BT to cut 13000 jobs and leave London HQ

BT to cut 13000 jobs and leave London HQ

BT to cut 13000 jobs and leave London HQ

BT's St Paul's headquarters is set to close.

BT outlined its biggest revamp in more than a decade yesterday, including plans to cut 13,000 jobs and leave its central London headquarters, as the telecoms group sought to fix its shaky finances and draw a line under years of poor performance.

TELECOMS giant BT is to axe 13,000 jobs as part of a revamped cost-cutting drive - with two thirds of them set to go in the UK.

He said around 80 per cent of its staff were based in around 50 offices across the United Kingdom and that this will be cut to 30 "modern, strategic sites to create a more collaborative, open and customer-focused working culture".

BT, which owns Britain's biggest mobile operator EE, said it would hire about 6,000 new engineers and front-line customer service staff to support its rollout of fiber and 5G networks.

More than half of these new jobs had already been announced by Openreach, BT's broadband infrastructure standalone subsidiary.

BT is also planning to move out of its London headquarters in St Paul's, where the company has been based since 1874.

Gavin Patterson, BT chief executive, said: "We provide products and services that are essential to both consumers and businesses, delivered through multiple channels to suit their needs".

"This is probably the most significant transformation we have made in the last 10 years", said Patterson. If we are compared with our peers we are frankly too complex and overweight.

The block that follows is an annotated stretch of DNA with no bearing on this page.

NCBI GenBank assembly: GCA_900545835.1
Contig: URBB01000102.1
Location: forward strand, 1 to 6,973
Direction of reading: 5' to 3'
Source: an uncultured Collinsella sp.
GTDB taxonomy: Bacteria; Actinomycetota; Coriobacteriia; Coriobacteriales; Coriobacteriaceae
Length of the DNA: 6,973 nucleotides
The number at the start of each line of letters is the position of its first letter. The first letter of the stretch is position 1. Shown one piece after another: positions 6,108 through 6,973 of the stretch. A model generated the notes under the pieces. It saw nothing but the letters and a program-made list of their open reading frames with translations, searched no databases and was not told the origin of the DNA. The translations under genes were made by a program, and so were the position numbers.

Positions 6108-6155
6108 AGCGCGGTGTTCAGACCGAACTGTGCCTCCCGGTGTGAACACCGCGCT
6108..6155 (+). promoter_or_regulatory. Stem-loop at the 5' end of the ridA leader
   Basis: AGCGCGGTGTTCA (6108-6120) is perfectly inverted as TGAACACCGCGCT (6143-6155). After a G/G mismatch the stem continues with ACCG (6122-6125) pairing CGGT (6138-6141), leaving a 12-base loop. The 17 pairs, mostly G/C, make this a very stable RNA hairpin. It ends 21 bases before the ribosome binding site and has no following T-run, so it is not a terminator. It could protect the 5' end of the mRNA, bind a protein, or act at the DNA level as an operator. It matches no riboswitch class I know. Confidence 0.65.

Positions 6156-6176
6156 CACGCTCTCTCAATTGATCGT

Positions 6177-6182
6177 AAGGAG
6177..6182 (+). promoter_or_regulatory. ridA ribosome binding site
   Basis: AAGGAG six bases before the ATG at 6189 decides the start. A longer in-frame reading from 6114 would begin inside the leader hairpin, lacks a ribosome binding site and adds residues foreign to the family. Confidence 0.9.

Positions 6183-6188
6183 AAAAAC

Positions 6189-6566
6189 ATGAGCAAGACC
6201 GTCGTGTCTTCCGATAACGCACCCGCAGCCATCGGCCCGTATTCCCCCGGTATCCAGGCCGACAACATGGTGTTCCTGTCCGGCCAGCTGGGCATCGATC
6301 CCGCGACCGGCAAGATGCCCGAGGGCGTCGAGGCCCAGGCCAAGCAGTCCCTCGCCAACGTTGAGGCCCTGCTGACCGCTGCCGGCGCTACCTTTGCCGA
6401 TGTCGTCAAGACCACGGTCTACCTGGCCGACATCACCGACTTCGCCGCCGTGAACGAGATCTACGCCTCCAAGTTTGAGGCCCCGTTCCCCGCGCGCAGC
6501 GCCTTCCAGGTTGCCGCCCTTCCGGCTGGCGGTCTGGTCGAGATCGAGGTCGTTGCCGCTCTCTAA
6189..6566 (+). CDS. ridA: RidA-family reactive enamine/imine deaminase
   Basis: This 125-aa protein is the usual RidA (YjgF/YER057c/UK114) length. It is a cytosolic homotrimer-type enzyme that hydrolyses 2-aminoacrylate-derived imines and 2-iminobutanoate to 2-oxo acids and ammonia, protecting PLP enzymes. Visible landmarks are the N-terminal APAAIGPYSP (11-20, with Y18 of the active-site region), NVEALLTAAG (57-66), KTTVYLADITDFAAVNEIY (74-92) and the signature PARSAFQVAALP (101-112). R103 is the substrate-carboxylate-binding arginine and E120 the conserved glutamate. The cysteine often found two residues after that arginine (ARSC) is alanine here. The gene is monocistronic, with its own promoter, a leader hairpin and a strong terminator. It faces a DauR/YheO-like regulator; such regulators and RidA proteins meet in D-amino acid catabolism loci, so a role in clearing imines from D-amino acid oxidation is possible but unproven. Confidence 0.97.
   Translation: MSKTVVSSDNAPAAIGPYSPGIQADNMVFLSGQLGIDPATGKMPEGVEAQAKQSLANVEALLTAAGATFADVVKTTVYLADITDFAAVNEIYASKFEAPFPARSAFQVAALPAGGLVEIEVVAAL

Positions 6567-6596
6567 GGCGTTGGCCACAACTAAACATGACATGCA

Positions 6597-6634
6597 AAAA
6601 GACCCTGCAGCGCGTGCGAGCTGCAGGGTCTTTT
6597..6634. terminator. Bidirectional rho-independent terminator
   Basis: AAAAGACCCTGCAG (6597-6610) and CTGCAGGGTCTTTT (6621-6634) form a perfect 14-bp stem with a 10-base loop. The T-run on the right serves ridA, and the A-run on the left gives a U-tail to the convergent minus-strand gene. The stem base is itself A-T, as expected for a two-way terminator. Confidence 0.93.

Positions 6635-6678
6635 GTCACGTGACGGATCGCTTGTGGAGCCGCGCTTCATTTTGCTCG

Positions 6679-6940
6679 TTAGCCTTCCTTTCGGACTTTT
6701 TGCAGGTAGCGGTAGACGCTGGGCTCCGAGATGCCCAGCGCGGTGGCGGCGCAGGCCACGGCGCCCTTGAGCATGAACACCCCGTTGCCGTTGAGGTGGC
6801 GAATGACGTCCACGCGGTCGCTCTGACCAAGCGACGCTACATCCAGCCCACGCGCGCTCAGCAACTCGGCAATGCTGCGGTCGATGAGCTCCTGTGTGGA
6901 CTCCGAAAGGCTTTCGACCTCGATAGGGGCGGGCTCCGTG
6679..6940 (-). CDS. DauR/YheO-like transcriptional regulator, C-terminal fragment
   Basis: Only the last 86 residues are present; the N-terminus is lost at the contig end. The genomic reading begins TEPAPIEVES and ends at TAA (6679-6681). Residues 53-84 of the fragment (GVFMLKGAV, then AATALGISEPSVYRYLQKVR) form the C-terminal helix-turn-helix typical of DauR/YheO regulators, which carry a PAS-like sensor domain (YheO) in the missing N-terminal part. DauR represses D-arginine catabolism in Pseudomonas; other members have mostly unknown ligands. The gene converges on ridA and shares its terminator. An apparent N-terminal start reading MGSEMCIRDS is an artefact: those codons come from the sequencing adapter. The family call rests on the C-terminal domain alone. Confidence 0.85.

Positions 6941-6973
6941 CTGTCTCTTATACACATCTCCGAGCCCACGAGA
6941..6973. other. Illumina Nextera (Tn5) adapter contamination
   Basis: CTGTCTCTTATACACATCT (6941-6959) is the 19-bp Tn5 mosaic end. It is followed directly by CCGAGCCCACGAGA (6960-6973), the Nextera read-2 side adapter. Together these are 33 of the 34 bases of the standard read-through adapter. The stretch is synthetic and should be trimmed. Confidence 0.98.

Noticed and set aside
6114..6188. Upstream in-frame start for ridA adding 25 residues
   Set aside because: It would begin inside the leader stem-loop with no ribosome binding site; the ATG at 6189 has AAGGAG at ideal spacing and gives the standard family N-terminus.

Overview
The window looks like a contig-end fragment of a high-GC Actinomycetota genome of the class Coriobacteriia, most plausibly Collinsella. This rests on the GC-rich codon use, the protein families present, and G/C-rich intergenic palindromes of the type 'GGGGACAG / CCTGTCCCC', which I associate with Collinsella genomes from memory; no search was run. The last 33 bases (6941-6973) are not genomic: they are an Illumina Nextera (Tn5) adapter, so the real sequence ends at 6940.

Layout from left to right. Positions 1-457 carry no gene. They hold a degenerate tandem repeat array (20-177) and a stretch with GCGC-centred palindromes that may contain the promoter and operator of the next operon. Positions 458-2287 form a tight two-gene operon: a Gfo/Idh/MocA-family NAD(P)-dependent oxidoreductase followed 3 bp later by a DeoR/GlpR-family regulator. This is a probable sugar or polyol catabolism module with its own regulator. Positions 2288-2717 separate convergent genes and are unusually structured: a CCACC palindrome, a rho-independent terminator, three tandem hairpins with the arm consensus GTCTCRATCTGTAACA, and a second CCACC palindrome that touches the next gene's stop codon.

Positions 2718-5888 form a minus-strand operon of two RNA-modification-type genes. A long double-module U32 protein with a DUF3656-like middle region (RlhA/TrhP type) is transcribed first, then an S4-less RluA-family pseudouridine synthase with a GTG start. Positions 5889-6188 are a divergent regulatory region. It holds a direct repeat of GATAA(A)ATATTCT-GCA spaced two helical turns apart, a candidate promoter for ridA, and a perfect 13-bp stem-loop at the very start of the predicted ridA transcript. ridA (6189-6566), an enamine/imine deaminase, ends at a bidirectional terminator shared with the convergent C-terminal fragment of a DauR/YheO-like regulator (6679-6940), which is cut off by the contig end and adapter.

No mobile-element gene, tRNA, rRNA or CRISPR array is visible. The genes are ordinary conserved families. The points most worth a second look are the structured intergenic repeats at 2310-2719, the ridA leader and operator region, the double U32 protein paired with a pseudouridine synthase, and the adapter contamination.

He added that it was the "right thing for the business" and would help take BT "into its next chapter".

"It is particularly disappointing as Prospect has been working closely with BT to ensure that the impact of organisational changes including restructuring and re-organisation have been thoroughly examined but this number sounds unrealistic".

Despite this, Prospect union national secretary Philippa Childs said BT had ordered a "devastating blow" to the staff it represents, calling the job cut figure "unrealistic".

The declared reason for the cuts has been to relieve the company of nearly US$2.2 billion worth of operating costs after at least a year and a half of poor corporate performance.

On the surface of it, things are going pretty swimmingly for BT, which just announced annual pre-tax profits of £2.6bn - a rise of 11% year-on-year.

The company also revealed a 13-year plan to plug its £11.3bn pension fund deficit, including regular payments into the scheme and a bond issue.

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